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In genetics and genomics, the term synteny has two different definitions.

In classical genetics, the term denotes the existence of several genetic loci on the same chromosome, regardless of whether this relationship can be established by conventional tests for genetic linkage. In particular, two loci may be known to be syntenic even if their recombinant frequency cannot be distinguished from unlinked loci by practical experiments. Therefore, all genetically linked loci are syntenic, but not all syntenic loci are genetically linked. Loci located on different chromosomes are non-syntenic.

In comparative genomics, the term describes the preserved order of genes on chromosomes of related species, as a result of descent from a common ancestor. During evolution, chromosome rearrangements result in disruptions of synteny. The analysis of synteny has several applications in genomics. Shared synteny is one of the most reliable criteria for establishing the orthology of genomic regions in different species. Additionally, exceptional conservation of synteny can reflect important functional relationships between genes. For example, the order of genes in the "Hox cluster", which are key determinants of the animal body plan and which interact with each other in critical ways, is essentially preserved throughout the animal kingdom. Patterns of shared synteny or synteny breaks can also be used as characters to infer the phylogenetic relationships among several species, and even to infer the genome organization of extinct ancestral species. When many chromosome rearrangements have taken place after species divergence, synteny at genome-wide scale (macrosynteny) cannot be observed anymore. However in the absence of macrosynteny, microsynteny may still be observed when small clusters of genes in one species exhibit synteny with similar clusters at different positions in the genome of another species.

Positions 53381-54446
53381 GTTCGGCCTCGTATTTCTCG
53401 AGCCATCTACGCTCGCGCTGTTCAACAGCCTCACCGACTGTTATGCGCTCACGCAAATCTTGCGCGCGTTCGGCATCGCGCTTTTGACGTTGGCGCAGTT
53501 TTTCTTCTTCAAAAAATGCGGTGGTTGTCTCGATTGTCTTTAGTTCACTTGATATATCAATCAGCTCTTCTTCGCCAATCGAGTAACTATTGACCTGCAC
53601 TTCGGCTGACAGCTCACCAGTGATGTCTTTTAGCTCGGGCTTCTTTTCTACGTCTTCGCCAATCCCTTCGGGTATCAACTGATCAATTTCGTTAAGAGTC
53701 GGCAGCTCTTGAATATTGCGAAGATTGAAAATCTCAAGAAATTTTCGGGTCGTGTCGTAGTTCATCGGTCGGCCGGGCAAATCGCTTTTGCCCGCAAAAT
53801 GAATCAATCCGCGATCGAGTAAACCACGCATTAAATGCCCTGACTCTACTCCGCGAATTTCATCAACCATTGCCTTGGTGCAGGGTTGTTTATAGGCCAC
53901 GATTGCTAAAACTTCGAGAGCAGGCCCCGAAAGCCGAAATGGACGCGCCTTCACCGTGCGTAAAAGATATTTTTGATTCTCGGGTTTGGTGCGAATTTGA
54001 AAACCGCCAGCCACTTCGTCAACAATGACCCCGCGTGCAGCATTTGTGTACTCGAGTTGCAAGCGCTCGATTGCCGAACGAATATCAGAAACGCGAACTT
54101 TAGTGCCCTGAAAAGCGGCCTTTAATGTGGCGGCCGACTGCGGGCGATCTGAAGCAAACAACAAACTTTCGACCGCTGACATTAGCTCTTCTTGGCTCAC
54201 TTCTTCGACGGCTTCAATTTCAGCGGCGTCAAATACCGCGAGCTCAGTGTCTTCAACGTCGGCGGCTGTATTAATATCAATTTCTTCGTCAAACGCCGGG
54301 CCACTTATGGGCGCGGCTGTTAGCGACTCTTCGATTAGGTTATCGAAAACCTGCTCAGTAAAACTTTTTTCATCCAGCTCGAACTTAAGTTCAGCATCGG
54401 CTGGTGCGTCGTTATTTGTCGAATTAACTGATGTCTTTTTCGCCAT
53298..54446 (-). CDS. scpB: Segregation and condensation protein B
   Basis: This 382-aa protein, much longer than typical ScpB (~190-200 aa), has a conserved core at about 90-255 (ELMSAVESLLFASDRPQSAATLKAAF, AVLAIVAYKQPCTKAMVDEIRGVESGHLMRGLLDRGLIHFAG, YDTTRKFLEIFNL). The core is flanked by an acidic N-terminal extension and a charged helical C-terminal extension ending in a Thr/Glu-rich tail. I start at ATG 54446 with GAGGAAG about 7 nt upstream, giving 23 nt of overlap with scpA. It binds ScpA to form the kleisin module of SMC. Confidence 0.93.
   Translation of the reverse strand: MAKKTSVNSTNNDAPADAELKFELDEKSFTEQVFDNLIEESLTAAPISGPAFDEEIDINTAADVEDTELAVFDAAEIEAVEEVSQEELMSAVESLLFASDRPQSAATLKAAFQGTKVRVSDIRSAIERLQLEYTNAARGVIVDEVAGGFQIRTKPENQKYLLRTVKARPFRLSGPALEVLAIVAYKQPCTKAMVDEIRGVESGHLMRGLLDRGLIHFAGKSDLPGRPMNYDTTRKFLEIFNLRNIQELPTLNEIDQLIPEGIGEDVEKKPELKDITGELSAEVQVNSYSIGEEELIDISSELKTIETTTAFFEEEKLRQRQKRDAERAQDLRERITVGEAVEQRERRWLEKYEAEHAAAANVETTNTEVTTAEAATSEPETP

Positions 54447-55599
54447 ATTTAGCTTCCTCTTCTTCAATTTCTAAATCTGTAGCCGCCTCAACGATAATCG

The genomics usage of the term may be more common today owing to the explosion of interest in this field. Some geneticists regard this as unfortunate, since the term is still needed in its classical sense.[1]


Synteny is a neologism meaning "on the same ribbon"; Greek: σύν, syn = along with + ταινία, tainiā = band.


  1. ^ Passarge, E., B. Horsthemke & R. A. Farber (1999) Incorrect use of the term synteny. Nature Genetics 23: 387 doi:10.1038/70486
This article is licensed under the GNU Free Documentation License. It uses material from the Wikipedia article "Synteny". A list of authors is available in Wikipedia.
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